Researchers May 27, 2020
How Emerging Outlets and New Models of Digital Communication Inform Scholarly Reputation and Academic Impact
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The point of research is to create knowledge, and then use that knowledge to inform generations of students. It’s not enough to generate instruction that helps the student pass a test. They must internalize the knowledge and understand how to apply it in the real world. Because of this need for the relevant application, the methods of research and the scholars that are turned to as experts must also be on par with the modern world as well.

Research, as it is approached, must be constantly in flux but also consistent. There must be scientific, unbiased methods used to generate the knowledge, yet the knowledge itself will vary based on societal norms of the time, including social interaction and adjusted context. Today’s emerging outlets of information are predominantly formed using new models of digital communication. These outlets are replacing outdated modes as a way to inform scholarly reputation and determine academic impact.

The Transitional Scholar Reputation

Previously, scholarly reputation was built on the scholar’s research. For decades, a scholar’s reputability was only as good as how well their theories were defended in peer-reviewed journals. Even more, the reputation hinged on how those same journals were then used in other publications. 

Recent technology has taken the world into the Digital Age, teeming with the capacity to garner knowledge on a scale never seen before. This advent has transitioned a scholar’s reputation to a new level of scrutiny. With open global digital environments, the traditional method of determining scholarly reputation is becoming obsolete. Immediate access to global information through Web 2.0 technology has turned the trend to data and statistics, and how the research applies to academic impact.

The new world that we live in shows that digital communication and the understanding of technology is necessary. Now, the importance depends on the answer to how scholars are applying this to transdisciplinary research. Where subjects once had defined boundaries separating them, these walls have become fluid. Transdisciplinary research is the most relevant topic, leaving traditional academic data in the past.

Judging the Contemporary Scholarly Relevancy

With this transition comes the need for a new way to determine the quality of the research and the reputation of the scholar. As the principles are evolving, so are the criteria used to determine relevancy. Because it impacts the overall success of each student’s academics, this is not a field to tread lightly with. However, it’s also unraveling in new and unpredicted ways as unparalleled technology appears. Researchers must, therefore, have a set of unyielding variables to turn to as they continue to analyze transdisciplinary information as it emerges from digital communication.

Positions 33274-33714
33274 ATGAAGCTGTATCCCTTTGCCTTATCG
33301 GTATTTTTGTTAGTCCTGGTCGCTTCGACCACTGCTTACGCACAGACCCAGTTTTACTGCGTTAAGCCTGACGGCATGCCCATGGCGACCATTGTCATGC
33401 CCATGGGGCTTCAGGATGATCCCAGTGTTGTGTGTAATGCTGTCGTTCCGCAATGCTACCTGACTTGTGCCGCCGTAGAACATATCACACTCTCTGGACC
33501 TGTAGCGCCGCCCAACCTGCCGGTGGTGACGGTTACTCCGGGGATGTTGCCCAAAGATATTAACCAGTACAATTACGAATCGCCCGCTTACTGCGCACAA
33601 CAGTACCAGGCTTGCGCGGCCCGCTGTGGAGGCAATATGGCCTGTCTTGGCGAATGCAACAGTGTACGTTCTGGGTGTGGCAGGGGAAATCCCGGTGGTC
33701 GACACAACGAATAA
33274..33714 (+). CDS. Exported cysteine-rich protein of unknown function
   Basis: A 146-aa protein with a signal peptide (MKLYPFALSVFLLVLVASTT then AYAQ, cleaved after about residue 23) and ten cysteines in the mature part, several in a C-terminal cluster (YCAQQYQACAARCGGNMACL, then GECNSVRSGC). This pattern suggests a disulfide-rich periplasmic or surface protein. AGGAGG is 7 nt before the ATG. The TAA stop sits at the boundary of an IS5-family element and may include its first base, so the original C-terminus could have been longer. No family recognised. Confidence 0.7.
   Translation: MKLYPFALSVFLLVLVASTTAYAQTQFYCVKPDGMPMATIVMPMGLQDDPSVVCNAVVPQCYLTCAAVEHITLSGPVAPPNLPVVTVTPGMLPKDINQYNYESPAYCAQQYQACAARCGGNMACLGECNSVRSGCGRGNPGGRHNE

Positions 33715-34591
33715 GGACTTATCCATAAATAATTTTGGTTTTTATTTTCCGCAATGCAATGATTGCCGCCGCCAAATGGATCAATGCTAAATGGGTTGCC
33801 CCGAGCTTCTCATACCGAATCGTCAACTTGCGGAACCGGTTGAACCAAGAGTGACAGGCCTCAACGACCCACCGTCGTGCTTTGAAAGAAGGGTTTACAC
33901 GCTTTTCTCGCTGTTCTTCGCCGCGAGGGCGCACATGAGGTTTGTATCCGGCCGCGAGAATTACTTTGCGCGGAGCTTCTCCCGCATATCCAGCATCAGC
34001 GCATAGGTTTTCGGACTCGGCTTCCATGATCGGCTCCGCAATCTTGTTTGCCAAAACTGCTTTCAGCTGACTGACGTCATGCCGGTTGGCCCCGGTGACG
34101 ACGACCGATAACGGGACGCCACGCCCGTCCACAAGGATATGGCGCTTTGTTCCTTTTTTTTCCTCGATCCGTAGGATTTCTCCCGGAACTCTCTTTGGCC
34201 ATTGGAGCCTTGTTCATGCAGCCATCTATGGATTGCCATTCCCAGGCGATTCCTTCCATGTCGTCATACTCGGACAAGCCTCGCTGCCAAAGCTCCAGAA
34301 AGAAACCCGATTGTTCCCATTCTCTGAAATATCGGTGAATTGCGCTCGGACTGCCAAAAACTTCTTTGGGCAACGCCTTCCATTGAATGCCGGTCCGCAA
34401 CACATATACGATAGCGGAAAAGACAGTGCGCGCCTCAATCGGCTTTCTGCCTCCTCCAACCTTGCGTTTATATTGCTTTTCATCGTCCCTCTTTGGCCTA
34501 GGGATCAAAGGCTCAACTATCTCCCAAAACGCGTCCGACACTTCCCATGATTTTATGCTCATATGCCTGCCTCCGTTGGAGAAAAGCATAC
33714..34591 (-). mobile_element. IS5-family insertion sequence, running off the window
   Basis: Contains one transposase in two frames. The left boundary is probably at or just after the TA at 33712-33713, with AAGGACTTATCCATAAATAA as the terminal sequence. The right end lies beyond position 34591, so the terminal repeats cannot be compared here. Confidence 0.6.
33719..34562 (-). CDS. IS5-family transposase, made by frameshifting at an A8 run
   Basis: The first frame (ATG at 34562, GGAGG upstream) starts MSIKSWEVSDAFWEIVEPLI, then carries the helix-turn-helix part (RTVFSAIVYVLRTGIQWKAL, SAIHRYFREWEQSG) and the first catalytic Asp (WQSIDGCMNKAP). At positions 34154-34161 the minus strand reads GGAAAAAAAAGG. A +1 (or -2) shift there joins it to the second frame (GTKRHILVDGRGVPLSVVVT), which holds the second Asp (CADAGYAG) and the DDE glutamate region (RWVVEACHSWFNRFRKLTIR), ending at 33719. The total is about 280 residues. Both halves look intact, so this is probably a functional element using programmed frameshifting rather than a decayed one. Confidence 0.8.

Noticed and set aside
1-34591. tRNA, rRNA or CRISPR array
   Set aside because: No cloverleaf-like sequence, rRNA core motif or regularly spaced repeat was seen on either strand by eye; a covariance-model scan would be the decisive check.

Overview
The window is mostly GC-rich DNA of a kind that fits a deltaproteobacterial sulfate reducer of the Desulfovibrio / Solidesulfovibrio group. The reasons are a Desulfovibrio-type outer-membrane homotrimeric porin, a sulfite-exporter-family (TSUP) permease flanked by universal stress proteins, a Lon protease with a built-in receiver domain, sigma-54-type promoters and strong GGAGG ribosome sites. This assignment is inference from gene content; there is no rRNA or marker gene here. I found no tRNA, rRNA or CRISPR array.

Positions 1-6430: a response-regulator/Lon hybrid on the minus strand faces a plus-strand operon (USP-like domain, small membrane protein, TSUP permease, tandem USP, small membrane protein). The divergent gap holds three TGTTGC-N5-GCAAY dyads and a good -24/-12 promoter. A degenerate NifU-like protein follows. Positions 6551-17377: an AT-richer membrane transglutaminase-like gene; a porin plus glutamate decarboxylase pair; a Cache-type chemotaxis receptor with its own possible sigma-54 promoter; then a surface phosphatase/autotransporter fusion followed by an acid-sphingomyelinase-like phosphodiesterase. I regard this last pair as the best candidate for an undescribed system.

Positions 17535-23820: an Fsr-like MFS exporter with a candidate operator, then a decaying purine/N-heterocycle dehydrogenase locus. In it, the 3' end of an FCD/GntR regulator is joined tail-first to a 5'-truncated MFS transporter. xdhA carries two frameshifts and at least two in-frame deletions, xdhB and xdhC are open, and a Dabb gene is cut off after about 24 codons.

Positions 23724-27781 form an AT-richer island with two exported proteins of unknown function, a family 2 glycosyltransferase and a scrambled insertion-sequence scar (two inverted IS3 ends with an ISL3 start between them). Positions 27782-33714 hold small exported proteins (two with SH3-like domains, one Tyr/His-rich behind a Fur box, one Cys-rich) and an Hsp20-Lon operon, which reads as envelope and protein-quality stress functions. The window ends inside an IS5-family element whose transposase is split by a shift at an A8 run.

There is no set prototype in universal play to determine scholarly reputation and the academic impact of a source yet, as there once was. Some old school analysts still use the journal and citation methods, while others are creating assessment frameworks and evaluation rubrics and adjusting them as emerging outlets appear.

Consistently, there are four main factors that are found regardless of the method of analysis used. When all four of these principles are found in a text or research, the source is determined to be valid, the scholar is reputable, and the academic impact is expected to be positive: 

●      The research is socially significant, relevant, and applicable to the real world at the time of publication; 

●      The research is credible, easily integrated into the classroom, and meets the standard of rigor for the content;

●      The research itself is legitimate in that the stakeholder backing the scholar was unbiased and the criteria involved was fairly represented on all sides;

●      The results of the data would be effective and able to be used for problem-solving and critical thinking that could be used in the real world to apply to social reform or make a societal contribution. 

These principles define scholarly reputation today more than ever in history. Prior societal norms included actively not seeking changes. Now, change is necessary to combat the global issues that are still unresolved. The problem of inequality in academic learning is only the tip of the iceberg, but it’s a big tip. Addressing this concern by using relevant information in the classroom will have a trickle-down effect for generations.

Using Impactio for Quantitative and Qualitative Measures of Relevancy

The definition of a scholar’s reputation is inadequate on its own. Digital communication is essential today, and that means your research and results have to be made available on Web 2.0 technology. 

When you’re a busy scholar, putting your information together in a format that can be used by others is a necessary but time-consuming problem. With Impactio, the pre-made templates and drag and drop features solve the issue for you.  

You can have professional quality PDFs and internet documentation quickly, letting you move on to your more important work. Get your results out to the world, increase your scholarly reputation through digital publication, and get back to making an academic impact fast when you choose Impactio to present your research.

Tags Digital CommunicationScholarly ReputationAcademic Impact
About the author
Jason Collins- Writer
Jason is a writer for many niche brands with experience “bringing stories to life” for both startups and corporate partners.
Jason Collins
Jason is a writer for many niche brands with experience “bringing stories to life” for both startups and corporate partners.
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